Jobless people generally cannot earn additional income while collecting unemployment benefits or they risk losing that assistance. For laid-off workers from Nokia, simply collecting a guaranteed unemployment check often presents a better financial proposition than taking a leap with a start-up in Finland, where a shaky technology industry is trying to find its footing again.
Now, the Finnish government is exploring how to change that calculus, initiating an experiment in a form of social welfare: universal basic income. Early next year, the government plans to randomly select roughly 2,000 unemployed people — from white-collar coders to blue-collar construction workers. It will give them benefits automatically, absent bureaucratic hassle and minus penalties for amassing extra income...The answers — to be determined over a two-year trial — could shape social welfare policy far beyond Nordic terrain. In communities around the world, officials are exploring basic income as a way to lessen the vulnerabilities of working people exposed to the vagaries of global trade and automation. While basic income is still an emerging idea, one far from being deployed on a large scale, the growing experimentation underscores the deep need to find effective means to alleviate the perils of globalization...Universal basic income is a catchall phrase that describes a range of proposals, but they generally share one feature: All people in society get a regular check from the government — regardless of their income or whether they work. These funds are supposed to guarantee food and shelter, enabling people to pursue their own betterment while contributing to society...A Silicon Valley start-up incubator, Y Combinator, is preparing a pilot project in Oakland, Calif., in which 100 families will receive unconditional cash grants ranging from $1,000 to $2,000 a month. Voters in Switzerland recently rejected a basic-income scheme, but the French Senate approved a trial. Experiments are being readied in Canada and the Netherlands. The Indian government has been studying basic income as a means of alleviating poverty...Strikingly, basic income is being championed across the ideological spectrum...“Some people think basic income will solve every problem under the sun, and some people think it’s from the hand of Satan and will destroy our work ethic,” says Olli Kangas, who oversees research at Kela, a Finnish government agency that administers many social welfare programs. “I’m hoping we can create some knowledge on this issue.”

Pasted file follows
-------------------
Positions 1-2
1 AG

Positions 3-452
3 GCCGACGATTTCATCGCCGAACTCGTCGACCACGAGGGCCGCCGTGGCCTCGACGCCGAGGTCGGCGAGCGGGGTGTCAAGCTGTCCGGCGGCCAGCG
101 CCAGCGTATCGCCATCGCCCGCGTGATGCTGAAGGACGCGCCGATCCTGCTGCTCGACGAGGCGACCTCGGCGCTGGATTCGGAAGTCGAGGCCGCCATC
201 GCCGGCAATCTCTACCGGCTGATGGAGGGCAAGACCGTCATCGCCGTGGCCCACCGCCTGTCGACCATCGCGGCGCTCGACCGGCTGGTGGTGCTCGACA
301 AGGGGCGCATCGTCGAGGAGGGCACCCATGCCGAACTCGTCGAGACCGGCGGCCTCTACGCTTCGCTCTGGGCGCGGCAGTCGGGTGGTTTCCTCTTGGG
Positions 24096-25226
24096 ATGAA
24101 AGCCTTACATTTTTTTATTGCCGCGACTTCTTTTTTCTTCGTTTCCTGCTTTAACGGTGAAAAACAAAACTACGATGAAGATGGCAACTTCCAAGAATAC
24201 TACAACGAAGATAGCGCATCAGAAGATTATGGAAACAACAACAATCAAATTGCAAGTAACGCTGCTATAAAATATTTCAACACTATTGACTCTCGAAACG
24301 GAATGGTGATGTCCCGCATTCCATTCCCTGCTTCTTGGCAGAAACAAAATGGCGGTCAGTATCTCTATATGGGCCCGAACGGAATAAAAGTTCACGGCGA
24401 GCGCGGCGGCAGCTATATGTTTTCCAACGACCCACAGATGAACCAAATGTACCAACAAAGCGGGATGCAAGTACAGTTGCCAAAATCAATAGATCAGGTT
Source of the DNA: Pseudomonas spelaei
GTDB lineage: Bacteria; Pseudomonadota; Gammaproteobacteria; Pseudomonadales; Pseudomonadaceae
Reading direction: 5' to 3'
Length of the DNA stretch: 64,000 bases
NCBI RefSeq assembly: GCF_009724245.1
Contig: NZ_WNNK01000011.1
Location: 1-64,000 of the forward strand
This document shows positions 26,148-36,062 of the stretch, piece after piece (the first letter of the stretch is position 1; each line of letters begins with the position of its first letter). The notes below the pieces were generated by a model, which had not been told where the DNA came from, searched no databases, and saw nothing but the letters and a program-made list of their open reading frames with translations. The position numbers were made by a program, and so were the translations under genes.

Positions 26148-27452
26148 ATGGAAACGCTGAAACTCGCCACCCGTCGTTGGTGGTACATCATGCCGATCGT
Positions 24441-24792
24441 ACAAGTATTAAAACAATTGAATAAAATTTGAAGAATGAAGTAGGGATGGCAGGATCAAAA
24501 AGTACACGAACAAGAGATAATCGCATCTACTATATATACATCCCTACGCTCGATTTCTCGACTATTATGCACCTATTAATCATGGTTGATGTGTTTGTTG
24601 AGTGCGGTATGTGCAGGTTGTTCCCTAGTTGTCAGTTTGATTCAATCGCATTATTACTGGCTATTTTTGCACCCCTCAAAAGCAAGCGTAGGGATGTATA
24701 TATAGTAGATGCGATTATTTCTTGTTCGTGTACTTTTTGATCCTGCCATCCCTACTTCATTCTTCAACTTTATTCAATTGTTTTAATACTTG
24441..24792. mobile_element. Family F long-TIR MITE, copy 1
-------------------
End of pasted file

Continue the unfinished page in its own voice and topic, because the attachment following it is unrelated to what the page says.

From an interesting long read at The New York Times. I scanned the article for the use of the word "inflation" and didn't see that aspect discussed.